Sensitive Information

This protocol addresses:

  • what categories of evidence, information and documents are regarded as sensitive and so must be heard in private and cannot be released into the public domain.

The Inquiry has agreed with HMG procedures for releasing into the public domain, or making public reference to, evidence, information and documents provided to it by HMG or by serving or former public servants. Those procedures are intended to avoid the release of anything the disclosure of which would, or would be likely to:

  1. cause harm or damage to the public interest, guided by the normal and established principles under which the balance of public interest is determined on grounds of Public Interest Immunity in proceedings in England and Wales, including, but not limited to,
    1. national security, defence interests or international relations;
    2. the economic interests of the United Kingdom or of any part of the United Kingdom;
  2. endanger the life of an individual or otherwise risk serious harm to an individual;
  3. make public commercially sensitive information;
  4. breach the principle of legal professional privilege (LPP);
  5. prejudice, in the case of legal advice (following any voluntary waiver of LPP) rather than material facts, the position of HMG in relation to ongoing legal proceedings;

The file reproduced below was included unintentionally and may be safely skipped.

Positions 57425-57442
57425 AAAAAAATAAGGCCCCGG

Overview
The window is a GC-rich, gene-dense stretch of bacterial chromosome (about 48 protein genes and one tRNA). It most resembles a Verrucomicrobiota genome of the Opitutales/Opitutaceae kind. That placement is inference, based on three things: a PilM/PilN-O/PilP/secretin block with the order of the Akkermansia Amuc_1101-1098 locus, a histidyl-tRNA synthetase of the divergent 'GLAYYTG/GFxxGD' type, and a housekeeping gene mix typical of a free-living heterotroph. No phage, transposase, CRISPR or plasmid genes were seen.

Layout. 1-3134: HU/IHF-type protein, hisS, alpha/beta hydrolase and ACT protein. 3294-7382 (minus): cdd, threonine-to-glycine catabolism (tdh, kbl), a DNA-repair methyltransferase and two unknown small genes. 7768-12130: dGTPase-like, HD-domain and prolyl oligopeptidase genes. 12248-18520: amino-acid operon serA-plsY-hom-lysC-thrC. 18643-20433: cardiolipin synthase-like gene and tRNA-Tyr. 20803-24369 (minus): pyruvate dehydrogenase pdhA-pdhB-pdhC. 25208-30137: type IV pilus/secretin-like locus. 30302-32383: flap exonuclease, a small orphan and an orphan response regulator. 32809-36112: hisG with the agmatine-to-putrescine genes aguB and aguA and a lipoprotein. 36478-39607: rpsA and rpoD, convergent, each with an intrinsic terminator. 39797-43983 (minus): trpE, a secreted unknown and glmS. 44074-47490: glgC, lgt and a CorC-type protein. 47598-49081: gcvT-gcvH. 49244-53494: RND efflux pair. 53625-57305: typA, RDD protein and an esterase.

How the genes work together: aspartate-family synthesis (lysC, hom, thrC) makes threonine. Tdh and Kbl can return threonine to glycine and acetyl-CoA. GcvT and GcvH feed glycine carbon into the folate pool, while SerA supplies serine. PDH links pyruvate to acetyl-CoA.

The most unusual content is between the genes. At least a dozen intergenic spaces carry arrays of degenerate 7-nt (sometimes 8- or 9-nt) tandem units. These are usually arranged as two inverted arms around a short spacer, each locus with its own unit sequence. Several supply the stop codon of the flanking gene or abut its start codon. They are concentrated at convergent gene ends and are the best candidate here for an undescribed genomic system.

6. breach the rules of law which would apply in proceedings in England and Wales under the provisions of Section 17 of the Regulation of Investigatory Powers Act 2000;
  7. breach the rules of law applicable to the disclosure of information by the Security Service, SIS or GCHQ, the third party rule governing non-disclosure of intelligence material or other commitments or understandings governing the release of sensitive information;
  8. breach the Data Protection Act 1998; or
  9. prejudice the course or outcome of any ongoing statutory or criminal inquiry into matters relating to the information proposed for release.

Addendum (added 5 January 2010)

This addendum to the Protocol addresses the circumstances in which the Chairman will order that up to one minute of footage should not be broadcast.  This will only occur where evidence given, if broadcast, would or would be likely to:

  1. cause harm or damage to national security;
  2. endanger the life of an individual or otherwise risk serious harm to an individual.

Broadcasting of public hearings will not be suspended in any other circumstances or to protect any material that does not fall into either of the categories above.  The decision to suspend the broadcast of footage is that of the Committee Chairman.

Where the broadcast is suspended, a transcript of the hearing will be published as soon as practicable, usually the evening that the evidence was given.  Only that part of the evidence that falls into the categories above will be redacted from the transcript.  Any part removed from the transcript will be visibly redacted on the face of the transcript.